Sulfites are a very important part of wine making. They are commonly used in both commercial wine making and home wine making. They can be used in granulated form such as potassium metabisulfite or sodium metabisulfite. Also for the home winemaker, sulfites can be used in tablet form called Campden tablets.
There are several reasons for using sulfites in the wine making process. They are extremely versatile and thus valuable in many ways. They act as a sanitizer in both the wine and on the equipment. Sulfites are also a protector against the damaging effects of oxygen.
Very briefly, when sulfite granules are added to a wine sulfite gas is released and over time is passed through the liquid and escapes into the air.
One reason for using sulfites in wine making is sanitation. For example, you may want to consider adding it directly to your juice prior to making the wine. Any fruit juice can be riddled with natural yeasts, bacteria, or other microscopic critters that could wreak havoc on the quality of your finished wine if left up to their own devices. Adding sulfites directly to the wine will destroy unwanted organisms in the wine must so you don’t run the risk of ruining your wine before you’ve even begun.
Another reasons for using sulfites in wine making is to preserve your wine throughout the storage and aging process. Too much oxygen exposure to your wine can be problematic. It can cause it to become oxidized and lose many of its desired aromas and flavor characteristics while taking on undesired aromas, flavors, and colors.
By adding sulfites to the wine right before the bottling process, the sulfite gas molecules that are released into the wine have a opportunity to “push out” the excess oxygen into the atmosphere. Think of it as the sulfite gas acting like a big bully and pushing the oxygen out of its way so the sulfite can sit in the wine and not oxygen. In short, when using sulfites in your wine making in this way, you prolonging the life of your wine, thus allowing you to enjoy it for longer than if you hadn’t used the sulfites.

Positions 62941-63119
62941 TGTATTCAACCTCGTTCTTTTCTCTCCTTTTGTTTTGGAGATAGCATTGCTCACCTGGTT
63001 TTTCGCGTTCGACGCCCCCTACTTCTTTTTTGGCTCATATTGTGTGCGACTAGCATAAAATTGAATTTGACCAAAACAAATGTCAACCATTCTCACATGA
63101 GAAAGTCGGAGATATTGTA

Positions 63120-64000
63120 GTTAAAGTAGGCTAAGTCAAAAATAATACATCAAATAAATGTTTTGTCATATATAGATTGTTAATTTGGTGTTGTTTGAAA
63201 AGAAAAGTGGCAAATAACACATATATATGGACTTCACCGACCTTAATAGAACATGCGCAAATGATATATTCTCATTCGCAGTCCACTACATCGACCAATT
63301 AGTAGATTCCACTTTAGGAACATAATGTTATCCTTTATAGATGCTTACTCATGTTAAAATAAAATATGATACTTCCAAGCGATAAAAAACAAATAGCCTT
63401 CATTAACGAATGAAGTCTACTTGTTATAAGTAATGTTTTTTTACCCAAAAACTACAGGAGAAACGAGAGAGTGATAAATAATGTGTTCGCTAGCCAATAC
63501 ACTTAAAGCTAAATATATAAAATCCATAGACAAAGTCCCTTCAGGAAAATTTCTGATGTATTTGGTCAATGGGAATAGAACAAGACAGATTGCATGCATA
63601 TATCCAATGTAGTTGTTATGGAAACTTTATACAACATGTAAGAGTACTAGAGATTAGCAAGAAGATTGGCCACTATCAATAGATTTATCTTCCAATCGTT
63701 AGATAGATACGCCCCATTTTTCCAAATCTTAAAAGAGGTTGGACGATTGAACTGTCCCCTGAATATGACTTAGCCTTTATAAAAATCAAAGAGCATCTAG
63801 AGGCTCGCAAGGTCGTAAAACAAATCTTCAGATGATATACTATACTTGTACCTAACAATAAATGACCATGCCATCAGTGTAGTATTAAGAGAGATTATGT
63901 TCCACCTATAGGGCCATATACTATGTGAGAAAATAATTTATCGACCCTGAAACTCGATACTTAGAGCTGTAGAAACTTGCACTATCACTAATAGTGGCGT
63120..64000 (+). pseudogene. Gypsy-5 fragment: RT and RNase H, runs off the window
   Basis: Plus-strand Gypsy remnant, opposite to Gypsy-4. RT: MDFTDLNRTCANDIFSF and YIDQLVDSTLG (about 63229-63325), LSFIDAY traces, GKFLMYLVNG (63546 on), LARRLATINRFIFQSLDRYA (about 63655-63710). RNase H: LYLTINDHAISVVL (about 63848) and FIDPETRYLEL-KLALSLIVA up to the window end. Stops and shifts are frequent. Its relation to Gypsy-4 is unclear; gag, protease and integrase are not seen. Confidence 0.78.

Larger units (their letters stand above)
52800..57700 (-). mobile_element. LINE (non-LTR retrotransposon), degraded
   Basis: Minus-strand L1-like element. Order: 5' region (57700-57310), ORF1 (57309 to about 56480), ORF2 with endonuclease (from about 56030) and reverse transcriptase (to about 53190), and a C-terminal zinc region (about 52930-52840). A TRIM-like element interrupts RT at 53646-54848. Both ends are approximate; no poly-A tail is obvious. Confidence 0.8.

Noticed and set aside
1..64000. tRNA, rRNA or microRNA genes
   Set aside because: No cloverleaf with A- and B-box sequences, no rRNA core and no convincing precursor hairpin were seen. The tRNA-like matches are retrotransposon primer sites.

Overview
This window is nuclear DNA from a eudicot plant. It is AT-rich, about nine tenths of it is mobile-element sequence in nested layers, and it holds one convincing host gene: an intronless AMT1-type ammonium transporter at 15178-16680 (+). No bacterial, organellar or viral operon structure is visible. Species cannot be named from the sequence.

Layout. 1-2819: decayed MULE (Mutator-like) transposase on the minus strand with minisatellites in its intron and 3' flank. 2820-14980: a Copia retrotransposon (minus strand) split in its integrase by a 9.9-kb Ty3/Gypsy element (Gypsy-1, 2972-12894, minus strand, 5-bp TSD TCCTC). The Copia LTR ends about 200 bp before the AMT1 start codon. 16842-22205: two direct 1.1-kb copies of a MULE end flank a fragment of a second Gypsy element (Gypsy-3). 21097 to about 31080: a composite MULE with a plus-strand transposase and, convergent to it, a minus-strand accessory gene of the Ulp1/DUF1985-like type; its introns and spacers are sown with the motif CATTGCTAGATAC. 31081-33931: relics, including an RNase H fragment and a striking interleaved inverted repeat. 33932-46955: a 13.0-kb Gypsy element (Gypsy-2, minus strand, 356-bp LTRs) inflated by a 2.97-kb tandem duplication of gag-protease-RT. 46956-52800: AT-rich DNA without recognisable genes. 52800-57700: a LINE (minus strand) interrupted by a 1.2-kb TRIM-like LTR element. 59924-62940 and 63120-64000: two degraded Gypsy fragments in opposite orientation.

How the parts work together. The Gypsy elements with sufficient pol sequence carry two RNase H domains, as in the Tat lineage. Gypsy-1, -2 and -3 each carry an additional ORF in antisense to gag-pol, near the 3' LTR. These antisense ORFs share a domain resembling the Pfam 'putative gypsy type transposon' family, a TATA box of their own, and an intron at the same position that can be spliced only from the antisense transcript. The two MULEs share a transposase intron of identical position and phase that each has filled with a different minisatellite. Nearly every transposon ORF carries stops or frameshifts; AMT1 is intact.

There is a big myth floating around out there that sulfites cause headaches in people after drinking red wine. So far, there is no credible evidence to support this idea, and it’s more likely that the histamines, tannins, or some other compound in red wine are causing some people to get headaches.
It’s also important to point out that many dried fruits such as prune and apricots have significantly higher doses of sulfites than any wine – typically more that 10 times – so if you do not get headaches from eating such dried fruits, then they are not allergic to the sulfites in wine.
The point is: using sulfites in your wine making is a good think note a bad thing. Take advantage of it, and claim all the benefits they have to offer.
Ed Kraus is a 3rd generation home brewer/winemaker and has been an owner of E. C. Kraus since 1999. He has been helping individuals make better wine and beer for over 25 years.